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BioPEGylation of Polyhydroxyalkanoates: Influence on Properties and Satellite-Stem Cell Cycle

BioPEGylation of Polyhydroxyalkanoates: Influence on Properties and Satellite-Stem Cell Cycle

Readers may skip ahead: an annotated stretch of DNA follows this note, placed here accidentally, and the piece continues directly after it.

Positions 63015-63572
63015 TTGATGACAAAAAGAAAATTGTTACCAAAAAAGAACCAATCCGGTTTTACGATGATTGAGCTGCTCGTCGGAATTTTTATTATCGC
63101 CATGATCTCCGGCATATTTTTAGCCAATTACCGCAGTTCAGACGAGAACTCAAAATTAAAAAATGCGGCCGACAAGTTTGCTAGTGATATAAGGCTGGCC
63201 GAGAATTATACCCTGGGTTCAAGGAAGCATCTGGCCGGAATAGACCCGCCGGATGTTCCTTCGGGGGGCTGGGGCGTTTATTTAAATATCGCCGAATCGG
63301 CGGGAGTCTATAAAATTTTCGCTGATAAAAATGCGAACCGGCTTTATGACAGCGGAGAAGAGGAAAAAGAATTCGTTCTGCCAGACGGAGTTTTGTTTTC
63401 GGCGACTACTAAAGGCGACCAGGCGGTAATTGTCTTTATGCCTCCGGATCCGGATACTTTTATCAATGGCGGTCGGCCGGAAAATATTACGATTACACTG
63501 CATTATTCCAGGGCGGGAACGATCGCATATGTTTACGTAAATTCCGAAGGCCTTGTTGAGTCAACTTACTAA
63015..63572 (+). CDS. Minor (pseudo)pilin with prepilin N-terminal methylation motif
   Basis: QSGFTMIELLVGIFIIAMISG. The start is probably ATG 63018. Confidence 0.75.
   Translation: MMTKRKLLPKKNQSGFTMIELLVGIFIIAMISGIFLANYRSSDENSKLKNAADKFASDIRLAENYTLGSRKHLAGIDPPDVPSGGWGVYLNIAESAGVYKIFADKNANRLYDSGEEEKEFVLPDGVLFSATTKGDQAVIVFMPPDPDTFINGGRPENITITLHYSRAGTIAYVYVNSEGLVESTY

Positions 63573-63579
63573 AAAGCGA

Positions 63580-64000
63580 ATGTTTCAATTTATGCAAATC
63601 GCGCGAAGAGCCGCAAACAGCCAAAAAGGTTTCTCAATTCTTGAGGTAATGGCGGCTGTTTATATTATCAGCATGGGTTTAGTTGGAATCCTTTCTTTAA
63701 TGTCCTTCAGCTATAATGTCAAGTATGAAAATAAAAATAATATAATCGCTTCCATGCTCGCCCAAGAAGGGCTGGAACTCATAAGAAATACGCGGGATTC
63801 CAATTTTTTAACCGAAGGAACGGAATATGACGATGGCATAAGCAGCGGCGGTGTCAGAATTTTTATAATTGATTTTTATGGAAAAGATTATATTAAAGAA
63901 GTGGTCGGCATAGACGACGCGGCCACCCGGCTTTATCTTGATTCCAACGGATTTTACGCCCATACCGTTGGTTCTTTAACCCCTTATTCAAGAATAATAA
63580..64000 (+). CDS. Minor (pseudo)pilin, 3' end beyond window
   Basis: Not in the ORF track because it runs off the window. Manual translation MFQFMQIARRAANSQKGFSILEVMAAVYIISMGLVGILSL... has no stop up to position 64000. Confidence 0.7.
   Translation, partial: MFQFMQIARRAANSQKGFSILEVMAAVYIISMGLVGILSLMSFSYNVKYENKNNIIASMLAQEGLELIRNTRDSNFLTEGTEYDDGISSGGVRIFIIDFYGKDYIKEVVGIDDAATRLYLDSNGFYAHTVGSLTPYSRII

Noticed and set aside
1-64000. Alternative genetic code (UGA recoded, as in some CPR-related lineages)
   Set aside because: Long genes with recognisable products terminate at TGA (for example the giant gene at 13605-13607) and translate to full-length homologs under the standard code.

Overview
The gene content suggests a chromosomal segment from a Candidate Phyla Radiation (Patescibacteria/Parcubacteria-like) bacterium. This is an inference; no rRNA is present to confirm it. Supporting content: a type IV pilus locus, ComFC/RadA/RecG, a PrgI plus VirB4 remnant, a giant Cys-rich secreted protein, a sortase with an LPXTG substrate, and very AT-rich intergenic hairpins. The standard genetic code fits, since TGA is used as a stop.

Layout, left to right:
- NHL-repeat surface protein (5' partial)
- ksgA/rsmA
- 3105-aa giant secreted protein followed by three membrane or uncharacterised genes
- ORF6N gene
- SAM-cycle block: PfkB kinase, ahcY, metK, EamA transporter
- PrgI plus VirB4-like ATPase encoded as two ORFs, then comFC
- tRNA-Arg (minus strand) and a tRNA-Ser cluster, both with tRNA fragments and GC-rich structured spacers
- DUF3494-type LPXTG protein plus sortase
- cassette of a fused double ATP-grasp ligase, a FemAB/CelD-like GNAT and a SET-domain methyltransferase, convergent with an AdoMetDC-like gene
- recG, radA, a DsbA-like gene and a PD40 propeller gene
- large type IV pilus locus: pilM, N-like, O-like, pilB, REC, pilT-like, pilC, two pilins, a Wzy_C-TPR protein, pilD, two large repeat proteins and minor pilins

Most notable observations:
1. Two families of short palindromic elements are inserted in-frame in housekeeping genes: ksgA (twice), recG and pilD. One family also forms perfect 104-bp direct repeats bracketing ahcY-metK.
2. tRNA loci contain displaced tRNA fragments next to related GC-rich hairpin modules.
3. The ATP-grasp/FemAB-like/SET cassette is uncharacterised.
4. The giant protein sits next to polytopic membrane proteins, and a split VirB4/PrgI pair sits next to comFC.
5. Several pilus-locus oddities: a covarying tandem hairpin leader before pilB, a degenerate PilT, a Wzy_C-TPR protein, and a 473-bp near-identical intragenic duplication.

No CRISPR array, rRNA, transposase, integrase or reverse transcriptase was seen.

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  BioPEGylation of Polyhydroxyalkanoates: Influence onProperties and Satellite-Stem Cell Cycle Helder Marc¸al, † Nico S. Wanandy, † Vorapat Sanguanchaipaiwong, † Catherine E. Woolnough, † Antonio Lauto, † Stephen M. Mahler, ‡ and L. John R. Foster* ,† Bio/Polymer Research Group and Centre for Advanced Macromolecular Design, School of Biotechnology and Biomolecular Sciences, University of New South Wales, Sydney, NSW2052, Australia, and Australian Institute for Bioengineering and Nanotechnology, University of Queensland, Brisbane, Qld 4072, Australia Received April 17, 2008; Revised Manuscript Received July 24, 2008  The addition of poly(ethylene glycol), PEG, to bioprocessing systems producing polyhydroxyalkanoates (PHAs),has been reported as a means of their molecular weight control and can also support bioPEGylation, resulting inhybrids with amphiphillic properties. However, the study of such natural-synthetic hybrids of PHA- b -PEG is stillin its infancy. In this study, we report the influence of bioPEGylation of polyhydroxyoctanoate (PHO) on itsphysiochemical, material, and biological properties. Consistent with previous studies, bioPEGylation with diethyleneglycol (DEG) showed a significant reduction in PHA molecular weight (57%). In comparison to solvent castfilms of PHO, PHO- b -DEG films possessed a noticeable X-ray diffraction peak at 9.82 °  and increased Young’smodulus of 11 Gpa (83%). Potential biocompatibility was investigated by measuring the early phase of apoptosisin myoblastic satellite-stem cells (C2C12). Comparative analysis of cell proliferation and progression in the presenceof the mcl-PHA and its hybrid showed that the latter induced significant cell cycle progression: the first time abiomaterial has been shown to do so. Microtopographies of the film surfaces demonstrated that these differenceswere not due to changes in surface morphology; both polymers possessed average surface rugosities of 1.4 ( 0.2  µ m. However, a slight decrease in surface hydrophobicity (3.5  (  0.9 ° ) due to the hydrophilic DEG may haveexerted an influence. The results support the further study of bioPEGylated PHAs as potential biomaterials in thefield of tissue engineering. Introduction Biomaterials used in tissue engineering applications serve assupport scaffolds and adhesive substrates for cells during in vitroculture and subsequent to implantation. 1 The design andselection of scaffolding biomaterials can significantly influencethe development of engineered tissues. Various biopolymershave emerged as potential candidates supporting cell adhesion,proliferation and differentiated function. 2 - 4 A number of biopolyesters from the family of polyhydroxyalkanoates (PHAs)have been investigated for such roles.PHAs are synthesized by a wide variety of microorganismsunder unbalanced growth conditions and serve a carbon andenergy storage function. 5 To date, over 105 different monomericstructures have been identified as components of PHAs, but onlyseveral have been investigated for their potential as tissueengineering materials. 6,7 Of these, the focus has been on PHAscomprised of monomers with relatively short chain lengths (4 - 6carbon units, scl-PHA), mainly poly(hydroxybutyrate) (PHB),and its copolymers. 7 The PHB homopolymer consists of hydroxybutyric acid (HBA) monomers with the microbialmonomer chemically identical to mammalian HBA producedas one of the ketone bodies during prolonged starvation andunder diabetic conditions. 8 Recently, Chen and co-workers havespeculated that 3-HBA supports tissue regeneration by prevent-ing cell apoptosis. 9,10 In contrast to scl-PHAs, studies on PHAswith monomers of medium chain lengths (6 - 16 carbon units,mcl-PHA) are limited and restricted to the terpolymer poly(hy-droxyoctanoate) (PHO). 7 PHAs and their composites have also been used to producea variety of medical devices, from sutures and bone plates tovein valves, various wound dressings, and tissue regenerationdevices (for a detailed review, see ref 7). In vitro and in vivostudies using PHA-based biomaterials have shown equivocaldifferences in biocompatibility and biodegradability. 11,12 It hasbeen suggested that differences in biocompatibility betweenPHAs may be due, in part, to variations in physical andmorphological properties such as microtopography and surfacehydrophobicity. 13,14 Thus, a further understanding of thecomplex interface events that occur between cells and abiomaterial surface is necessary when engineering biopolymers.This is due to the influence that biopolymers induce on cellularresponses at the material interface. 15 Surface chemistry, inparticular, is known to affect cell function and adhesion. 16 It istherefore desirable to engineer polymers that are designed toincorporate modifications at the material surface that are suitablefor their intended applications.Molecular mass and monomeric composition of PHAs and,by extension, their material properties, including surfacechemistry, can be controlled through the addition of poly(eth-ylene glycol) (PEG). 17 Furthermore, PEGs with molecularweights below approximately 600 can act as chain terminatingagents resulting in the biosynthesis of natural-synthetic hybridsof PEGylated PHAs, that is, “bioPEGylation”. 17 The majorityof research in this field has focused on the PEG modulatedcontrol of PHA biosynthesis, little has been done to considerPHA- b -PEG hybrids as biomaterials. 17 We have recentlydemonstrated that the hybrid polymer chains can be induced to * To whom correspondence should be addressed. Tel.: ( + 61)2-9385-2054. Fax: ( + 61)2-9385-1483. E-mail: † University of New South Wales. ‡ University of Queensland. Biomacromolecules   2008,  9,  2719–2726  2719 10.1021/bm800418e CCC: $40.75  ©  2008 American Chemical SocietyPublished on Web 08/29/2008  exhibit a degree of self-assembly for the fabrication of disor-dered microporous films that have potential for cell immobili-zation. 17,18 In this study, we compare the physiochemical and materialproperties of PHO with its bioPEGylated hybrid “end-capped”with diethylene glycol (DEG as PEG106). Furthermore, weassessed the biocompatibility of PHO and PHO- b -DEG withmyoblastic satellite-stem cells derived from skeletal muscle. Thispreliminary test for biocompatibility was determined by analyz-ing the early stages of apoptotic activation and investigatingthe influence of the polymers on cell cycle progression. To thebest of our knowledge, this is the first time that the influenceof the biomaterial on satellite-stem cell cycle has beeninvestigated.The seeding of biopolymeric scaffolds with stem cells forthe generation of tissue-engineered products requires two cellularprocesses to occur concurrently. Cells must spread and populatethe scaffold through cell proliferation, whereby cells cyclethrough phases classified as “G0/G1” (resting), “S” (DNAsynthesis), “M” (mitosis), and “G2” (gap between S and M).Typically, it is the G0/G1 phase that is shortened when cellsmove from a nonproliferative to a proliferative state, while S,G2 and M remain relatively constant. Concurrently, cellsundergo differentiation whereby cells are programmed to fulfillspecific functions. Skeletal muscle-derived satellite-stem cellsare recognized to provide repair and regeneration following localinjury of muscle fibers. 19 In undamaged adult tissues, satellite-stem cells are quiescent myocyte cells that are usually detected just beneath the basal lamina. 20 However, following injury andduring muscle regeneration, the satellite-stem cells leavequiescence and re-enter the cell cycle to proliferate as myoblasticcells to replenish the tissue. Ultimately, they reach terminaldifferentiation and fuse together to form myotubes and myofi-bers. 21 Manipulation of their growth using biomaterials istherefore of considerable interest, as is the suitability of suchbiomaterials in tissue engineering. Materials and Methods Materials.  Mammalian cell growth medium and fetal bovine serum(FBS) were purchased from Gibco-Invitrogen (Sydney, Australia). Stemcells (C2C12) were routinely cultured in Dulbecco’s Modified Eagle’sMedium (DMEM/F12) supplemented with 10% FBS. Trypsin waspurchased from Sigma-Aldrich (St. Louis, MO) and cell arresting agentsaphidicolin and nocodazole were purchased from Sigma-Aldrich(Sydney, Australia). Stock solutions of aphidicolin and nocodazole wereprepared in dimethyl sulfoxide (DMSO) and stored at  - 20  ° C. A kitto determine endotoxin levels was purchased from Sigma (Sydney,Australia). Octanoic acid, DEG (as PEG106), and microbially producedPHB were purchased from Sigma-Aldrich (Sydney, Australia). All otherchemicals were obtained from APS Chemicals (Seven Hills, Australia)and were of analytical grade with minimum 98% purity. Subculturing of Satellite-Stem Cells.  Adherent cells cultivated insterile T25 tissue flasks were subcultured in DMEM - 10% FBS mediumwhere they attained approximately 90% confluence. The spent mediawas aspirated, rinsed twice with PBS, and 2 mL of trypsin (0.12%)was added to cover the cells, which were then incubated at 37  ° C for2 min. Cells were subsequently dislodged and transferred to sterilecentrifuge tubes before centrifuging (10 min at 300 × g ). Supernatantswere decanted, and cell pellets were resuspended in 10 mL of freshmedium. Of this, 1 mL aliquots were transferred to new T-flasks, eachcontaining 9 mL of fresh medium (i.e., 1 in 10 dilutions). Cells wereimmediately incubated at 37  ° C after gassing with 5% CO 2  forapproximately 10 s. Polymer Production.  PHO and PHO- b -DEG were produced throughsimultaneous cultivations of   Pseudomonas oleo V orans  (ATCC 29347)using the same inoculum, as described by Foster et al. 18 Octanoic acidwas used as a carbon source and 2% (w/v) DEG was added for theproduction of the bioPEGylated hybrid. Polymer samples were extractedinto chloroform from the lyophilised biomass and precipitated into coldmethanol. The samples were subsequently purified through a series of chloroform solvation and methanol precipitation cycles. 22 Purificationwas established by measuring the endotoxin content for each cycle. Table 1.  Summary of Physiochemical, Material, and BiologicalProperties of PHO- b  -DEG and its Solvent Cast Films Compared toPHOproperty PHOPHO- b  -DEGmolecular weight ( × 10 3 ) 235 100molecular weight number ( × 10 3 ) 142 77polydispersity index 1.65 1.30density (g/cm 3 ) 1.05 0.99melting point ( ° C) 55 ( ( 1.1) 55 ( ( 0.8)glass transition temperature ( ° C)  - 32 ( ( 1.4)  - 31 ( ( 1.1)enthalpy of fusion (J/g) 31 ( ( 3.5) 34 ( ( 2.7)crystallinity (%) 38 ( ( 3.4) 34 ( ( 2.9)Young’s modulus (Gpa) 6 ( ( 0.3) 11 ( ( 0.4)tensile strength (Mpa) 7 ( ( 0.7) 6 ( ( 0.7)extension to break (%) 580 ( ( 9.4) 540 ( ( 8.3)water contact angle ( ° ) 73.8 ( ( 0.9) 70.3 ( ( 0.7)Surface Tension (mN/m) 40 ( ( 0.5) 42 ( ( 0.4)surface tension (mN/m)  γ s1  17 ( ( 0.4) 19 ( ( 0.2)average surface roughness (  µ m) 1.5 ( ( 0.2) 1.3 ( ( 0.2) Figure 1.  Graph showing change in molar volume with increasingmole fraction for PHO ( - O - ) and PHO- b  -DEG (grey circle); PHB( - b - ) of known density used as a control. Figure 2.  DSC thermograms of (a) PHO and (b) PHO- b  -DEG asproduced using  P. oleovorans  . 2720  Biomacromolecules, Vol. 9, No. 10, 2008   Marc¸al et al.  Polymer compositions and bioPEGylation were confirmed using gaschromatography (GC) and 2D nuclear magnetic resonance spectroscopy( 1 H - 1 H COSY and  1 H - 13 C HSQC), as described in detail previously. 18 Briefly, polymer samples were dissolved in deuterated chloroform ( ∼ 4mg/mL) and then examined using a Bruker DMX600 (600.13 MHzfor  1 H and 150.92 MHz for  13 C).  1 H spectra were recorded with apulse width of 4.5 ms (458 pulse), a spectral width of 6.6 kHz, anacquisition time of 2.5 s, and a relaxation delay of 6 s. Between 64and 256 scans for the required signal-to-noise correction were collectedand all scans were referenced internally to chloroform (7.26 ppm withrespect to tetramethylsilane).Samples of purified PHO and PHO- b -DEG were dissolved inanalytical-grade chloroform and fabricated into thin films by castinginto clean, dry, sterile glass Petri dishes, dried for 48 h in a vacuumdesiccator and removed from the dishes before allowing to stand foran additional 48 h until their weights had atmospherically equilibrated.The films were then aged for an additional three weeks to enable theircrystallinity to reach equilibrium. For standardization purposes allmicroscopic imaging and cell cultivation was performed on film sidesthat were cast in contact to the clean glass. Polymer Characterization.  The molecular mass properties of thepolymers were determined by gel permeation chromatography usingan LC-10ATVP Shimadzu solvent delivery system combined with aSIL-10ADVP Shimadzu autoinjector possessing a stepwise injectioncontrol and a column set consisting of a PL 5.0 mm bead size guardcolumn and a set of 3 - 5.0 mm PL linear columns (103, 104, 105 Å)kept at a constant 40  ° C inside a CTO-10AC VP Shimadzu ColumnOven and an RID-10A Shimadzu refractive index detector. Sampleswere analyzed in a continuous phase of tetrahydrofuran (THF, 1 mL/ min) and values were calculated from a calibration curve of polystyrenestandards with low polydispersity ( < 1.1). 18 Thermal properties of the polymers were investigated using dif-ferential scanning calorimetry (Perkin-Elmer Model DSC-7). Samples(7 - 10 mg) were heated at the rate of 20  ° C/min from 80 to 127  ° C. 18 The curves obtained were used to calculate the glass transitiontemperatures ( T  g ), melting point ( T  m ) and fusion enthalpies ( ∆  H  f  ) withmeans of five samples determined. X-ray diffraction analysis of solventcast films was performed using a Siemens D-5000 diffractometer (30kV, 30 mA) with Monocrom Ka radiation (  λ  )  1.5418 Å).Polymer densities were determined using a calibrated Anton PaarDMA5000 density meter (Anton Paar, Graaz, Austria). Polymer samplesbetween 1 and 30 mg/mL were dissolved in analytical grade chloroformand analyzed at 20  ° C and 25% rH. A mean of 10 readings perconcentration was taken and expressed graphically as molar volume( V  m ) against mole fraction. Mole fractions of copolymers and hybridswere calculated based on their complete composition (i.e., PHO: C6,C8, C10 monomeric units). Extrapolation of linear curves fitted to thedata were used to determine the calculated bulk density for thepolymers. Samples of PHB with a reported density between 1.21 and1.25 g/cm 3 were used as a control. Material Properties of Polymer Films.  An Instron Mini55 tensi-ometer (Instron, MA) was used to measure the material properties forsolvent cast films of the mcl-PHA and its hybrid. Samples of PHO( × 25) and PHO- b -DEG ( × 11) were clamped to the calibrated tensi-ometer with pneumatic grips that gradually separated at a rate of 22mm/min until failure, the maximum load and extension to break weremonitored, and the tensile stress and Young’s modulus were statisticallydetermined. Surface Characterization of Polymer Films.  The surface mor-phologies of solvent cast films of PHO and PHO- b -DEG visualizedusing scanning electron microscopy while their microtopographies weremapped using the reflection mode of a confocal scanning lasermicroscope (CSLM, Leica model TCS-SP, Germany; excitation 458nm, emission 440 - 470 nm). Multiple images through the  z -plane wererecorded (step size  )  0.5  µ m). The average surface roughnesses (  R a )for the films were calculated from these images using ImageJ computersoftware (National Institute of Health, U.S.A.). A total of 10 imageswere taken and the average  R a  values were calculated. 23 The surface hydrophobicities of polymer films were determined usinga Rame´ Hart contact angle goniometer, (CAG, National ResearchLaboratories model 100-00, U.S.A.). Deionised sterile water (3  µ L)were placed onto the polymer film surfaces and an average of 10readings for each side recorded. These readings were then used todetermine the average surface hydrophobicity. Polymer Film Biocompatibility.  Cell growth and viability weredetermined using the trypan blue exclusion method. 24 Briefly, 100  µ Lsamples were routinely collected and subjected to trypan blue dye (finaldilution of  × 2, unless otherwise specified). A sterile pipet was used togently produce a homogeneous suspension before analysis using ahemocytometer (Neubauer, Weber, England). Viable cell concentrationsand percentage viable cells were calculated in accordance with “CurrentProtocols in Molecular Biology”. 24 Cells were cultured in DMEM/F12 containing 10% FBS on glasstissue culture dishes coated with films of PHO and PHO- b -DEG andgrown for 5 days with a working volume of 2 mL. Controls in theabsence of the polymers were simultaneously conducted from the sameinoculum. Additional controls were similarly conducted to validate theacquired data. Controls for DNA content were as follows: (1) cells in10% FBS, (2) serum-deprived cells, (3) cells synchronized for 24 h inmedium containing 10% FBS and 1  µ g mL - 1 aphidicolin, and (4) 2  µ M nocodazole. During harvesting, cells that were subjected to a DNAcontent assay were centrifuged at 300  g  and washed once in PBS beforebeing resuspended with cell cycle staining buffer at concentration 1 × 10 6 cells mL - 1 and incubated on ice for 30 min before acquisitionusing flow cytometry. Two sets of controls for apoptosis detection werealso conducted by employing cells that were subjected to 10  µ Mcampthotecin for 6 h as well as 2  µ M nocodazole for 24 h. Controlsfor apoptosis were performed in the presence of 10% FBS, whilenegative healthy controls were also conducted using the same conditionswith the absence of apoptosis inducing agents.Apoptotic indices associated with the externalisation of phosphoti-dylserine (PS) was assayed with FITC-conjugates Annexin-V apoptosiskit and counter stained with propidium iodide (PI) included in this kit(BD Bioscience, Pharmingen, U.S.A.). Staining was conducted inaccordance with the manufacturer’s protocol. Prior to analysis, cellswere harvested and washed once in PBS. FITC and PI molecules werevisualized using a Becton and Dickson FACS Calibur Flow Cytometer(San Jose´, U.S.A.), equipped with a 488 nm laser. Bivariate forwardand side-angle scatter gating were used to identify homogeneous Figure 3.  Microscopic images of myoblastic satellite-stem cellscultivated on films of PHO- b  -DEG (a) and PHO (b); bar  )  200  µ m. BioPEGylation of Polyhydroxyalkanoates  Biomacromolecules, Vol. 9, No. 10, 2008   2721  populations while excluding cellular debris and dead cells. FITC andPI fluorescence’s were visualized using 530/30- and 585/42-bandpassfilters, respectively (10000 events for Annexin-V and 50000 eventsfor a DNA content histogram were collected). Photomultiplier (PMT)voltages were adjusted to ensure that autofluorescence associated withnonapoptotic samples described a Gaussian distribution within the firsttwo log-decade on univariate histograms. Analysis was performed usingCytomation Summit v3.1 software (Cytomation, Fort Collins, CO).The PI staining solution was prepared by mixing 0.1% (v/v) TritonX-100, 0.1% (w/v) BSA, 40  µ g mL - 1 PI, and 10  µ g mL - 1 RNase Ain PBS. Cells were extracted through centrifugation at 300  g , rinsedonce in PBS, and centrifuged again. Cells were then resuspended,transferred to FACS tubes, and incubated in the staining solution for30 min on ice. PI fluorescence intensities were deconvulated usingModFit (Verity Software House, Inc., Topsham, ME) to resolve cellcycle distributions. For statistical accuracy means of experimental datawas accumulated from three repeat experiments with means of 10samples each. Statistical Analysis.  All data was statistically evaluated using thetwo-way ANOVA analysis and Bonferroni post-test (significance level )  0.05). Results and Discussion Polymer Properties.  GC and NMR analysis of the two PHAsproduced from the bioprocessing systems using octanoic acidas carbon source and octanoic acid with 2% (w/w) DEGconfirmed their composition as PHO and PHO- b -DEG, as wehave previously reported. 18,22 In this study, the PHO producedwas a mcl-PHA heteropolymer composed of monomeric units Figure 4.  Histograms of populations of cells with DNA exhibiting G0/G1, G2-M and S growth phases. Positive controls for (a) G0/G1 phasethrough serum deprivation, (b) S phase through addition of aphidicolin, (c) G2/M phase through addition of Nocodazole, (d) asynchronousgrowth, (e) PHO, and (f) PHO- b  -DEG. 2722  Biomacromolecules, Vol. 9, No. 10, 2008   Marc¸al et al.  with 6 (11.2), 8 (84.5), and 10 (4.3 mol %) carbons. Additionof DEG to the cultivation of   P. oleo V orans  for PHO productionresulted in a natural-synthetic block copolymer hybrid with adifferent monomeric composition of C6 (4.3), C8 (95.0), andC10 (0.7 mol %). Furthermore, peak integration ratios from  1 HNMR spectra, 2D NMR analysis and other analyses confirmedthe absence of a polymer mixture and no unbound DEGunits. 18,22 Consistent with previous reports, bioPEGylation of PHO withDEG resulted in a significant reduction in the weight averagemolecular weight (  M  w ) and number average molecular weight(  M  n ) when compared to PHO (57 and 54%, respectively), anda change in its polydispersity from 1.65 to 1.30 (Table 1). Thus, P. oleo V orans  was utilized to produce a natural-synthetic hybridcopolymer of PHO- b -DEG, which had a noticeably differentmonomeric composition and a significantly reduced molecularmass when compared to its nonhybridized counterpart, PHO.While these changes had no apparent effect on the molecularconformation of the polymer chains in solution, as determinedusing small angle neutron scattering (SANS), 25 bioPEGylationhad a significant influence on polymer density. Figure 1 showsthe noticeable differences in molar volume, with mole fractionfor PHO and PHO- b -DEG giving densities of 1.05 and 0.99g/cm 3 , respectively. To the best of our knowledge, there are noreports on the density of PHO and, consequently, we used PHB,with densities reported between 1.21 and 1.25 g/cm 3 forconfirmation of experimental accuracy (Figure 1, Table 1). 26 Despite the changes in its molecular properties, PHO- b -DEGshowed no significant differences in its thermal properties whencompared to PHO. Both polymers had melting points and glasstransition temperatures around 55 and  - 31.5  ° C, respectively(Table 1). However, the enthalpy profile for PHO- b -DEGexhibited an additional noticeable peak consistent with wateraround - 7  ° C and suggests that the hydrophilic DEG group inthe hybrid may have adsorbed water more readily than PHO(Figure 2). This suggestion is supported by Lee et al. whoreported increased hydrophilicity with side-chain hydroxylationin mcl-PHAs. 24 Similarly, solvent cast films of PHO- b -DEGshowed an increase in hydrophilicity compared to PHO (seePolymer Film Surface Properties).While the biocompatibility of PHAs has been established,toxicological investigations of these biopolymers show that theremay be inflammatory reactions which may be partly due tofailure of the purification process. 27 Commercially available scl-PHAs are reported to contain pyrogens in the form of li-popolysaccharide complexes from cell membranes. 27,28 Milleret al. report such endotoxin levels in commercial PHAs in excessof 100 U; in the studies reported here, purification of PHO andPHO- b -DEG proceeded through a cycle of dissolution inchloroform and precipitation in cold methanol. Endotoxin levelswere monitored during this purification and, after four cycles,had decreased to below 10 U, a level deemed suitable forbiomedical studies. 28,29 Satellite-Stem Cell Cycle.  Assessment of PHA biocompat-ibility has been shown in vitro with a variety of cell linesincluding chondrocytes, fibroblasts, and macrophages. 7 How-ever, in addition to biocompatibility, the influence of thesebiopolymers on cell cycling is also important in their consid-eration as biomaterials for tissue engineering. In tissue engineer-ing, stem cells spread and populate through a polymeric scaffold.During this process, the cells cycle through phases of quiescence(G0/G1), DNA replication (S), rest (G2), and finally, celldivision (mitosis, M). In the studies reported here, myoblasticsatellite-stem cells (C2C12) were cultivated on films of PHOand its natural-synthetic hybrid of PHO- b -DEG.Growth of stem cells on both the mcl-PHA and its bioPEGy-lated films was demonstrated with no noticeable differences inmorphology (Figure 3). Furthermore the DNA content of C2C12cells cultivated on PHO and PHO- b -DEG did not show anysignificant cell cycle aberrations (Figure 4). A qualitativeanalysis of the histograms in Figure 4 clearly show that thestem cells cycled through the G0/G1, S and G2, M phases.Positive controls using aphidicolin and nocodazole were usedto induce cells to enter S (DNA sysnthesis) and G2/M phases(gap and mitosis), respectively, while conditions of serumdeprivation were used to maintain cells in the G0/G1 quiescentphase. In comparison to these controls, cells cultivated on thePHO and PHO- b -DEG films showed no significant inhibitionsin their growth. However, statistical analysis of the data suggestssignificant differences in cell population densities when culti-vated on PHO- b -DEG.Cells cultivated in the presence of aphidicolin and nocodazole(controls) induced entry into the S and G2/M phases, respec-tively. These results were statistically different (  p < 0.01) whencompared to those for the control without biomaterials. Simi-larly, cell populations cultivated with serum deprivation werealso different, verifying the validity of the cultivation protocol.While the PHO film had a similar population in the G0/G1(quiescent or “resting”) phase as those grown in the absence of any biomaterials, that is, asynchronous growth ( ∼ 54%), thepopulation density in the S phase appeared slightly reduced witha greater proportion of cells found in the G2-M phase ( + 3.2%,Figure 4d,e). However, these differences were statisticallyinsignificant and, thus, the PHO did not alter satellite-stem cellcycling when cultivated under these conditions. In contrast,bioPEGylation apparently continued the insignificant change incell cycle trend observed for PHO, with even less cellspossessing DNA in the S phase ( - 10.6%, Figure 4d - f). Thus,for PHO- b -DEG, there were statistically significant differencesfor cell populations in the G2/M (  p  <  0.1) and S (  p  <  0.001)phases, when compared to the same population cultivated inthe absence of biomaterials. It appears, therefore, that PHO- b -DEG stimulated DNA replication and cell division.While the influence of PHAs on cell cycling has notpreviously been reported, Cheng et al. have reported changesin cell cycling due to the presence of 3-HBA. 10 They foundthat low concentrations of 3-HBA stimulated cell proliferationwith a concentration-dependent increase in the percentage of cells in the S phase. Thus, the monomeric component of PHB, Figure 5.  Summary of relative cell growth populations determinedfrom data in Figure 2 expressed as percentages of total populations(asterisk indicates statistically significant differences from asynchro-nous growth in serum). BioPEGylation of Polyhydroxyalkanoates  Biomacromolecules, Vol. 9, No. 10, 2008   2723